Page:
To that point, Casey suggested reconsidering products that tend to strip your skin during the winter months.

She recommended “avoiding ingredients such as alcohol-based astringents, synthetic fragrances or dyes, and denatured alcohols, as these are typically associated with drying out the skin”.

Heavy moisturisers aren’t always great for dry skin

I know, this one is a little confusing. But hear us out.

Macdougald shared that reaching for a moisturiser that’s particularly thick and heavy can cause your skin to become dependant on it.

“Heavy moisturisers and creams can essentially suffocate the skin, leading to more dryness. What’s more, some products can be incorrectly formulated and allow moisture to escape whilst also sucking it out of your skin,” she said.

Medical doctor and specialist dermatologist Dr Stefanie Williams recently told Elle magazine something in the same vein, sharing that “Overloading the skin with too-rich, heavy and occlusive textures [which form like a film on the skin] can clog pores and slow down the skin’s vital, natural surface renewal.”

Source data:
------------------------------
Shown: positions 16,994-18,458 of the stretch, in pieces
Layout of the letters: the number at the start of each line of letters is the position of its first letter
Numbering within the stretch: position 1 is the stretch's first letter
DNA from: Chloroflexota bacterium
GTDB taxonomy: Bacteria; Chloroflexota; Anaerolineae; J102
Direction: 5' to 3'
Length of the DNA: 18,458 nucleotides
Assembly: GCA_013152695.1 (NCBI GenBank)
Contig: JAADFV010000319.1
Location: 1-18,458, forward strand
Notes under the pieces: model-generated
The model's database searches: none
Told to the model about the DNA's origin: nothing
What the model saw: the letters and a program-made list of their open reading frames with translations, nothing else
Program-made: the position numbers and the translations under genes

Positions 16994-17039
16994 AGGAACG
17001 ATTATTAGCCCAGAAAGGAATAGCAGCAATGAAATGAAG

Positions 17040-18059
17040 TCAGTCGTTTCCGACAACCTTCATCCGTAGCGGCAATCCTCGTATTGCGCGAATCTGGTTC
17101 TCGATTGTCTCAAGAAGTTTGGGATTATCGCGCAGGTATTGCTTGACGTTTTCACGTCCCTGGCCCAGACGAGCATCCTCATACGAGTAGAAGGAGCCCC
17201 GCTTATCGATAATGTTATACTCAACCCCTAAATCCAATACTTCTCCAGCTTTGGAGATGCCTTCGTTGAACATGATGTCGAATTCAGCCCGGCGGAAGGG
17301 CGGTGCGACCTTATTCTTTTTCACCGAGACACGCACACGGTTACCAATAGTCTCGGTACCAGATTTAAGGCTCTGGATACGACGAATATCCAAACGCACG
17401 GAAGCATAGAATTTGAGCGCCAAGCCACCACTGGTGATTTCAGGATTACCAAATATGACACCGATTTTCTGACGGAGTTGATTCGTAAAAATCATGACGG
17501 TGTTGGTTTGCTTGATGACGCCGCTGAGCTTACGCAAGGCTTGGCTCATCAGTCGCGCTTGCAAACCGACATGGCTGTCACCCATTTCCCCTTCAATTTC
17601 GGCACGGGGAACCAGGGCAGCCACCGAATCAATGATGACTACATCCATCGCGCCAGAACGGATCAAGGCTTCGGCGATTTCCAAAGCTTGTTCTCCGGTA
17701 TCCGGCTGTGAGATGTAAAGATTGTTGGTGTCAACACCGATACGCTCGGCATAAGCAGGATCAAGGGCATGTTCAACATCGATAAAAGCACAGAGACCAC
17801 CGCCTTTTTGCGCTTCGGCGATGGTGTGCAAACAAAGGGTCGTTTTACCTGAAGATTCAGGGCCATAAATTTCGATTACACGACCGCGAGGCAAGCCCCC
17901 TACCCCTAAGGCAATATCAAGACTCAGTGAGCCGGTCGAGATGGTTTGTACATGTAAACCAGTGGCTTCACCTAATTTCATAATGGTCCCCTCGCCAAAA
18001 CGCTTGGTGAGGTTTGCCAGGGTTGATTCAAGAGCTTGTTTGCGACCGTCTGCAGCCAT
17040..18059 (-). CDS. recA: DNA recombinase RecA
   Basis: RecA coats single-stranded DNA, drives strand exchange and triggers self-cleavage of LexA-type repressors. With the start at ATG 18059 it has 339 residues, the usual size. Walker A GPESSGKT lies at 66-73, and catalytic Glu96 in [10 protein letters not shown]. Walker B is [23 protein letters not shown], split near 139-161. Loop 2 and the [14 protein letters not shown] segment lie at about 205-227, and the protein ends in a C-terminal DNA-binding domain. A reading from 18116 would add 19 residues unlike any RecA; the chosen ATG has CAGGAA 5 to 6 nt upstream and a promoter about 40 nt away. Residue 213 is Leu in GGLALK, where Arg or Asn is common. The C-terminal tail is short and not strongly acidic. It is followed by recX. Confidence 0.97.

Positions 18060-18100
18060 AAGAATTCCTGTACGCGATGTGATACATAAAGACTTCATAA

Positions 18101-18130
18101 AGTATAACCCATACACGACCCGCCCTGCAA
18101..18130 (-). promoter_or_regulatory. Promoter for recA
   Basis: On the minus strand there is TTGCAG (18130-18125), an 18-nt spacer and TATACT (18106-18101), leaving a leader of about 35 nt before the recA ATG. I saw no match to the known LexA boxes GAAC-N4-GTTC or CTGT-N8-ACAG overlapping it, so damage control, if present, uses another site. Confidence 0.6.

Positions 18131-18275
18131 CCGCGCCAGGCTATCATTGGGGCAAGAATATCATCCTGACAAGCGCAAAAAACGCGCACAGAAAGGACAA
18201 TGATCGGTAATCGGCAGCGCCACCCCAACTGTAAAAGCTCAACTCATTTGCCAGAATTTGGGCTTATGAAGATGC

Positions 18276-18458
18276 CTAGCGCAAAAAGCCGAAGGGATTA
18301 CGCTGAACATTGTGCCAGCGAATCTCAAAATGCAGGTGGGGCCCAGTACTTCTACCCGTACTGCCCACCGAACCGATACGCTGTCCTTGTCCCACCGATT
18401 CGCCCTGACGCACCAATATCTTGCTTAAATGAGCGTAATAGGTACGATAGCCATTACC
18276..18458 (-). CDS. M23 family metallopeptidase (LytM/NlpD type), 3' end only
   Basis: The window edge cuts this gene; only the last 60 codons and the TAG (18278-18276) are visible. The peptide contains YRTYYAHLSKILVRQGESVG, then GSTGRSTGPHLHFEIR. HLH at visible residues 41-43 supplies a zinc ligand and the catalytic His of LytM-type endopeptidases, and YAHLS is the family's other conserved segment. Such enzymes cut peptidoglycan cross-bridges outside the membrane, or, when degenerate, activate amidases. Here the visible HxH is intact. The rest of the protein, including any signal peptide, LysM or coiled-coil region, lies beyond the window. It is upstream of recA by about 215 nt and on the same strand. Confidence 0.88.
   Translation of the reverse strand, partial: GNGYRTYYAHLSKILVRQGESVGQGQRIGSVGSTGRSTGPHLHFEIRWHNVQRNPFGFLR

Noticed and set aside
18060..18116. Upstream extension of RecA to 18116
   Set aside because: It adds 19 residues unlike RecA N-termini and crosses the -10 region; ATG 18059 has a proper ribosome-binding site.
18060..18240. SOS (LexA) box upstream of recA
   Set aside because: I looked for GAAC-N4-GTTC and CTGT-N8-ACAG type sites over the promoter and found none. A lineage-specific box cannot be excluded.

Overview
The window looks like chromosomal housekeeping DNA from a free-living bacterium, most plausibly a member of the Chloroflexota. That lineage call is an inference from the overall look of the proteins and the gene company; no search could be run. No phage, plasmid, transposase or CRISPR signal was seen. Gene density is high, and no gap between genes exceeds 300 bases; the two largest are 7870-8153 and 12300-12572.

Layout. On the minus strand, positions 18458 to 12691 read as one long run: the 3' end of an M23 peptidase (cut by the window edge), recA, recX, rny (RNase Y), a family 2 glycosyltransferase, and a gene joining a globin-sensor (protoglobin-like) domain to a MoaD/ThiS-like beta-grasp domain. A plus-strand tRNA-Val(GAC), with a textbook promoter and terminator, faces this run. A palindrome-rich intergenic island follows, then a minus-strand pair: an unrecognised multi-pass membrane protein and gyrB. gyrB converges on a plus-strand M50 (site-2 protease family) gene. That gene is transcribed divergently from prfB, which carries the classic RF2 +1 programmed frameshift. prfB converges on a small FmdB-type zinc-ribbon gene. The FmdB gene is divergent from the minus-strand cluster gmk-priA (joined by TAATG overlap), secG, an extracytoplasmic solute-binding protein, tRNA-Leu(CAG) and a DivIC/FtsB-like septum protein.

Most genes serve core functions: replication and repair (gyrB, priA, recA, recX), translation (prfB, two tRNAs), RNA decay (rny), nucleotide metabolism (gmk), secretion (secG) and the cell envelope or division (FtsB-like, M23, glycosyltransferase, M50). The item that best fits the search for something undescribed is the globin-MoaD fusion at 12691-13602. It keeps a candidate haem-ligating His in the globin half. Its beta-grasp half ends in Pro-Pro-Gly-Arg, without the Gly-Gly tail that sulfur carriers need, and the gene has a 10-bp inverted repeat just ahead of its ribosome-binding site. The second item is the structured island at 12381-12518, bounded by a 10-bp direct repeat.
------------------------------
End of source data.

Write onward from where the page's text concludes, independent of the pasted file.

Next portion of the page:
Instead, Macdougald suggests trying a skin serum like Biologi Bf Restore Face & Body Serum option (which I’ve personally used and loved). Another light and widely well-loved moisturiser option would be Aveeno’s Daily Moisturizing Body Lotion (I use this every day). If you’re after a skin oil, Go-To’s Exceptionoil is my skin saviour every winter.

Wake up to the importance of your bedding

An easy one to overlook, but a significant factor nonetheless. Your bedding can have a huge impact on your skin. You spend (ideally) eight hours a day lying against it, after all.

Macdougald shared that “If you’re using bedding in a material like linen or wool, this could be absorbing moisture from your skin and trapping it between the fibres. Ideally, materials like a breathable cotton or silk sheets are best for those who are concerned for their skin”.

“Also be mindful of the condition of your bedding – dirty sheets can rub against your skin whilst you sleep leading to irritation, so ensure you wash your sheets at least once a week!”

If you’re keen on shopping sheets or silk pillowcases, check out the ranges at Adairs, Sheridan and Ecosa.

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At Lifehacker, we independently select and write about stuff we love and think you'll like too. We have affiliate and advertising partnerships, which means we may collect a share of sales or other compensation from the links on this page. BTW – prices are accurate and items in stock at the time of posting.